15. You do tend to have celebrity sightings out here in L.A. Whenever I’m introduced to one I usually just try to have a normal conversation. I’ve found most celebrities I’ve met to be very shy.


  16. I’m a total Dylan freak, so it would be hard, but maybe you really could talk some ball with him. About 5 years ago in Rolling Stone there was a story about him with some recent photos from the Never Ending Tour. In one he was hanging out in a store, I guess while the bus was gassing up or something. He was reading Baseball Weekly.


  17. “Is it just me or is Kuiper wearing a cross-eyed look? He also looks like somebody who’s holding a bat for the first time in his life at a company softball game.”

    The batting glove on the “wrong” hand completes the look.


  18. Josh,

    Most of those Autograph shows are tied into card shows, I went to a few when I was young but really have no desire to go to one now.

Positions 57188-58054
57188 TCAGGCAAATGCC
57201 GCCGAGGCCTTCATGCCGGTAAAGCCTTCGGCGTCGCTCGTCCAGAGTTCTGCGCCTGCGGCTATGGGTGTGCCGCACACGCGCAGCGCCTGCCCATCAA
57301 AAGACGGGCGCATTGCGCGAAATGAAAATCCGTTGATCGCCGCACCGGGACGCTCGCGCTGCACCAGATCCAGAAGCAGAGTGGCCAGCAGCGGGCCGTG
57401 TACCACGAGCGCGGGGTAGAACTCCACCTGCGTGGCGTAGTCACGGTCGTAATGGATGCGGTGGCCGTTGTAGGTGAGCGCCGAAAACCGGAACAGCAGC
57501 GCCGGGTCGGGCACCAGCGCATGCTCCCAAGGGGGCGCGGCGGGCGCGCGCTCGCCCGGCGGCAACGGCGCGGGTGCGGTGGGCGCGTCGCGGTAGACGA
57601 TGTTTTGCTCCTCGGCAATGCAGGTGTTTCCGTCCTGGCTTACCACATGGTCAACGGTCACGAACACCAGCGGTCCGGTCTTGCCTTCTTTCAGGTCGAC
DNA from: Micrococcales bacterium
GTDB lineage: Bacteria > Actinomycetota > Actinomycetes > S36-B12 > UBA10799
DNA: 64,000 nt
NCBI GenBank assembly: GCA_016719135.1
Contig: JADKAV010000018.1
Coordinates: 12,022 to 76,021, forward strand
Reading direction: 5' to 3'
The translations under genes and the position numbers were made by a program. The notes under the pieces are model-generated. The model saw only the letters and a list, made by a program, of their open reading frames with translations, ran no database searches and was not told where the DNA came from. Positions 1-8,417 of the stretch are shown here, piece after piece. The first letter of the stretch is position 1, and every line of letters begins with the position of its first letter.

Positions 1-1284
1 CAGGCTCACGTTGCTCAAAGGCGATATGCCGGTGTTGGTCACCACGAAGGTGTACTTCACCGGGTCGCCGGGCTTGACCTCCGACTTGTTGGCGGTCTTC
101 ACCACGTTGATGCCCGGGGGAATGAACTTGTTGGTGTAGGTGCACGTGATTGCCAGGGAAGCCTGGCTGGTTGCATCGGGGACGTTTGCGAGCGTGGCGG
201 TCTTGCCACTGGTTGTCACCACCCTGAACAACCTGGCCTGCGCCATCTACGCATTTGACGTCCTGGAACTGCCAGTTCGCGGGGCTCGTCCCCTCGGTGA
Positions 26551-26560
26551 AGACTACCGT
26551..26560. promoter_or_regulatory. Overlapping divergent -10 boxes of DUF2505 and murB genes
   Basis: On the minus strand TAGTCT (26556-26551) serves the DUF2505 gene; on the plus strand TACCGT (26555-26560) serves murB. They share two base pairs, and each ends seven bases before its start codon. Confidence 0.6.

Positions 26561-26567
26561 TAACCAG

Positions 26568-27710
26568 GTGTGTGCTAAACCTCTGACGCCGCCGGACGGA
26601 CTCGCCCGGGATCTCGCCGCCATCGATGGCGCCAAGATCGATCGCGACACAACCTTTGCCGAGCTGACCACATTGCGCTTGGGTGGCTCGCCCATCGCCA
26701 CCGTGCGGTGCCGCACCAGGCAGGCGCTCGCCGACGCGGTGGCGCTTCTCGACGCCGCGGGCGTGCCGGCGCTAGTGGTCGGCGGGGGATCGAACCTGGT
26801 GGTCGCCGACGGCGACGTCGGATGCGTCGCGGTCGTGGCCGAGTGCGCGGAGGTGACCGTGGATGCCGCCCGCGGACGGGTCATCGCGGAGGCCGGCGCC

By far the oddest encounter was the Steve Carlton one. He was at a show with Stan Musial and I really wanted the Stan Musial autograph but I couldn’t afford it because he was charging $50 dollars and Carlton was “only” charging $25 dollars. I was going back to school for my teaching certification so I literally had no money so why I was even “paying” for a autograph is beyond me.

    Everyone on was on line to get the Musial autograph except me because I couldn’t afford it. So I went up to the Steve Carlton table and it was the most awkward 30 seconds of silence in my life. Musial at the other table with 50 people laughing and joking and Carlton is just sitting there not saying a word with only me around the table.


  19. My father was a very bizarre individual, he was kind of a cross between Bob Crane, Dean Martin and Louis Jordan. My father had basically a “second” life apart from our family where he “befriended” several strippers.

    One of the strippers, to whom my father was very close to, used to get Yankee tickets from some executive at Ford Motor Company. These were Serious tickets, literally 4 rows behind the Yankee Dugout.